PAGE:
Unless you’ve been hiding in a cave in the past year, you’ve probably heard of CEP (Complex Event Processing) or data stream analysis. Because a lot of real-time analysis focuses on discrete data elements rather than data sets, this technology allows users to query and manipulate discrete pieces of information, like events and messages, in real-time—without being encumbered by a traditional database management system.
The analogy here is that if you can’t bring Mohammed to the mountain, bring the mountain to Mohammed: why bother loading data into a database with a bunch of other records when I only need to manipulate a single record? Furthermore, this lets me analyze the data right after its time of creation! Since one of the biggest obstacles to query performance is disk I/O, why not bypass the I/O problem altogether?
I’m not challenging data warehousing and historical analysis. But the time has come to apply complex analytics and data manipulation against discrete records more efficiently. Some of the more common applications of this technology include fraud/transaction approval, event pattern recognition, and brokerage trading systems.
When it comes to ETL (Extract, Transform, and Load) processing, particularly in a real-time or so-called “trickle-feed” environment, CEP may actually provide a better approach to traditional ETL. CEP provides complex data manipulation directly against the individual record. There is no intermediary database. The architecture is inherently storage-efficient: if a second, third, or fourth application needs access to a particular data element, it doesn’t get its own copy. Instead, each application applies its own process. This prevents the unnecessary or reckless copying of source application content.
There are many industries need a real-time view of customer activities. For instance in the gaming industry when a customer inserts her card into a slot machine, the casino wants to provide a custom offer. Using traditional data warehouse technology, a significant amount of processing is required to capture the data, to transform and standardize it, to load it into a table, only to make it available to a query to identify the best offer. In the world of CEP we’d simply query the initial message and make the best offer.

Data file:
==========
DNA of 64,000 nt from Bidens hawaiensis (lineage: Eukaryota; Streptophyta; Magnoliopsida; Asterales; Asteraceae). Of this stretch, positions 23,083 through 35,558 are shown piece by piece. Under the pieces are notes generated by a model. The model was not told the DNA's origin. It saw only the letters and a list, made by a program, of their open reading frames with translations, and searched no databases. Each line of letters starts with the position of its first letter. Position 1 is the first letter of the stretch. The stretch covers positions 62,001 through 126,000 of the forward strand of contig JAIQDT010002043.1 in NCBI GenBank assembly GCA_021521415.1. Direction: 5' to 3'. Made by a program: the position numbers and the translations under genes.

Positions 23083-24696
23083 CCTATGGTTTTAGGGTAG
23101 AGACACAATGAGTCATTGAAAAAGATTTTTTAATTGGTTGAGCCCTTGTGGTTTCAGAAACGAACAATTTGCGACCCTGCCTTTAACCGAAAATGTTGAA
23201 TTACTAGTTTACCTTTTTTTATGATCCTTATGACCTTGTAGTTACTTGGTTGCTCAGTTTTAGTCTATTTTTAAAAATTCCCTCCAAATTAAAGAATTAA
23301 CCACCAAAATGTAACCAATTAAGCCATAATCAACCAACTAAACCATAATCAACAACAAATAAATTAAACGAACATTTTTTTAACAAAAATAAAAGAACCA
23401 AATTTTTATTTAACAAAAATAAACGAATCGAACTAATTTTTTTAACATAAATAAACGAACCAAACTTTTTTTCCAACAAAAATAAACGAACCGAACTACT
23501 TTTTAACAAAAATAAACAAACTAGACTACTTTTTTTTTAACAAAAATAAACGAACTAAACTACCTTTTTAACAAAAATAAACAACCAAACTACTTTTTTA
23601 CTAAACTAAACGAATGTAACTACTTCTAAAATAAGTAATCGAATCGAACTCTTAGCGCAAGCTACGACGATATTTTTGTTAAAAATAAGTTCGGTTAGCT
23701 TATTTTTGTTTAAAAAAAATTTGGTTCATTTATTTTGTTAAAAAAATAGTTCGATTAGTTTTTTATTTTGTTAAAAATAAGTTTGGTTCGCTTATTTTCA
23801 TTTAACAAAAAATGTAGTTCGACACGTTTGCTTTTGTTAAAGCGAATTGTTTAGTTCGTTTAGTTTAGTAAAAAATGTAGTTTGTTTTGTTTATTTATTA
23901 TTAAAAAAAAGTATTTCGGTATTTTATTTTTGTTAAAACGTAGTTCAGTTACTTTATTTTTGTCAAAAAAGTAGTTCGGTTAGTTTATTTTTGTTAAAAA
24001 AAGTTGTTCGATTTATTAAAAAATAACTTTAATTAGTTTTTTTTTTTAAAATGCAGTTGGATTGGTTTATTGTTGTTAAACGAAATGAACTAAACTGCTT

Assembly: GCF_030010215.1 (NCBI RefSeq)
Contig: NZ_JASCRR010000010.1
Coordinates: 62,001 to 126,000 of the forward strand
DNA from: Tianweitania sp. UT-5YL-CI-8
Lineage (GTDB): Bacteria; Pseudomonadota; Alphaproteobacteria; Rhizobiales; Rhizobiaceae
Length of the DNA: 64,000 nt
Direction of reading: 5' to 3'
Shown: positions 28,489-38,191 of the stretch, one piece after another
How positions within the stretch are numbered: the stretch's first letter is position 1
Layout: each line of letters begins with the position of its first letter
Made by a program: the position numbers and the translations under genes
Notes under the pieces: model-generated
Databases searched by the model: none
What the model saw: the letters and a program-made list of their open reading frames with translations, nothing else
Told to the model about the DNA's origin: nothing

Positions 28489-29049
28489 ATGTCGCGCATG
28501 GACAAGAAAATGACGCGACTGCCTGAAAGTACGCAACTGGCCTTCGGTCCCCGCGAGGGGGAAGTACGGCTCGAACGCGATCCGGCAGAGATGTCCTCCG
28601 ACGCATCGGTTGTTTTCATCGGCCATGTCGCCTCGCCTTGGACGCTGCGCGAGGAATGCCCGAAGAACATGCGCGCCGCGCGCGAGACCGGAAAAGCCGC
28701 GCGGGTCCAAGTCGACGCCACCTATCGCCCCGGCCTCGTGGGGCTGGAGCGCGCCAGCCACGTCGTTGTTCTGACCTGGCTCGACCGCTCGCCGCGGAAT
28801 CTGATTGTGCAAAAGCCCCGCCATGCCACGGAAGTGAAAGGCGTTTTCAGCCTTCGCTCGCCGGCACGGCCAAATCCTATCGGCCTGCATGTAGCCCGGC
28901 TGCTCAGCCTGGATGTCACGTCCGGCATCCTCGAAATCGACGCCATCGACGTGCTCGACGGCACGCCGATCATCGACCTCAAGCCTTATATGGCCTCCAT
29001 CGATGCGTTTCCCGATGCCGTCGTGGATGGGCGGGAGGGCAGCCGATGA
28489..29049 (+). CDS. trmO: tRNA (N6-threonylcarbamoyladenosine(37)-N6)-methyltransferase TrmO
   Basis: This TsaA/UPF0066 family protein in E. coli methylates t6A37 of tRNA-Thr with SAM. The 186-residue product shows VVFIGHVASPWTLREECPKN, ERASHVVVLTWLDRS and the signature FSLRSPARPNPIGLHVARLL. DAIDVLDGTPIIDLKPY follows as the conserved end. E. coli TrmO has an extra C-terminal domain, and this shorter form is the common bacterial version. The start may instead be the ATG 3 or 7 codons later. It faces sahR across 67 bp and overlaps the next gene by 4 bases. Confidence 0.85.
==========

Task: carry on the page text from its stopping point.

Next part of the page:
Many ETL tools already use query language constructs and operators to manipulate data. They typically require the data to be loaded into a database. The major vendors have evolved to an “ELT” architecture: to leverage the underlying database engine to address performance. Why not simply tackle the performance problem directly and bypass the database altogether?
The promise of CEP a new set of business applications and capabilities. I’m also starting to believe that CEP could actually replace traditional ETL tools as a higher performance and easier-to-use alternative. The interesting part will be seeing how long before companies emerge from their caves and adopt it.
photo by Orin Zebest via Flickr (Creative Commons license)
In the motion picture industry, studios separate responsibilities for creating content from responsibilities for distributing content. The people who make the movies option the scripts, hire the talent, and film the scenes. The distributors of the films, on the other hand, figure out how to package and deploy the films. They need to know which theaters require 30 millimeter versus 70 millimeter formats, or even IMAX. They also deal with DVD packaging, including different international DVD formats. The industry understands the importance of having a supply chain that differentiates between the roles of content creation, content packaging, and distribution.
In IT we’re very quick to point to our operational systems as creators and owners of data. But maybe the solution is that IT establishes a functional team that’s responsible for data packaging and distribution, just like the movie industry.
Traditionally data formats and standards have fallen into the realm of the architecture team. Unfortunately this is typically a paper-only activity without teeth. A data distribution team wouldn’t focus on paperwork. They would be focused on data logistics, receiving content from the various source systems and packaging the data for consumption by other systems. This isn’t about implementing a specific platform to store or move data. It’s about active management of corporate data content.
One of the biggest development challenges is the hunting expedition that developers go on to find and acquire the data they need. Most aren’t aware of all their choices, let alone the optimal systems of record.
Currently every application, data mart, data warehouse, reporting system that needs data from another system follows a specific set of procedures to obtain that data. Each system requests different data formats, different delivery schedules, and different content. Everything is custom, there are few if any standards, and there are no economies of scale.
This will also unburden the various application teams from building and maintaining the never ending volume of custom extract requests. The only way to stop the madness is to compartmentalize content creation from data packaging and distribution. This means establishing a data supply chain that separates data creators from data distribution from consumers. Who knew IT infrastructure was just like the movies?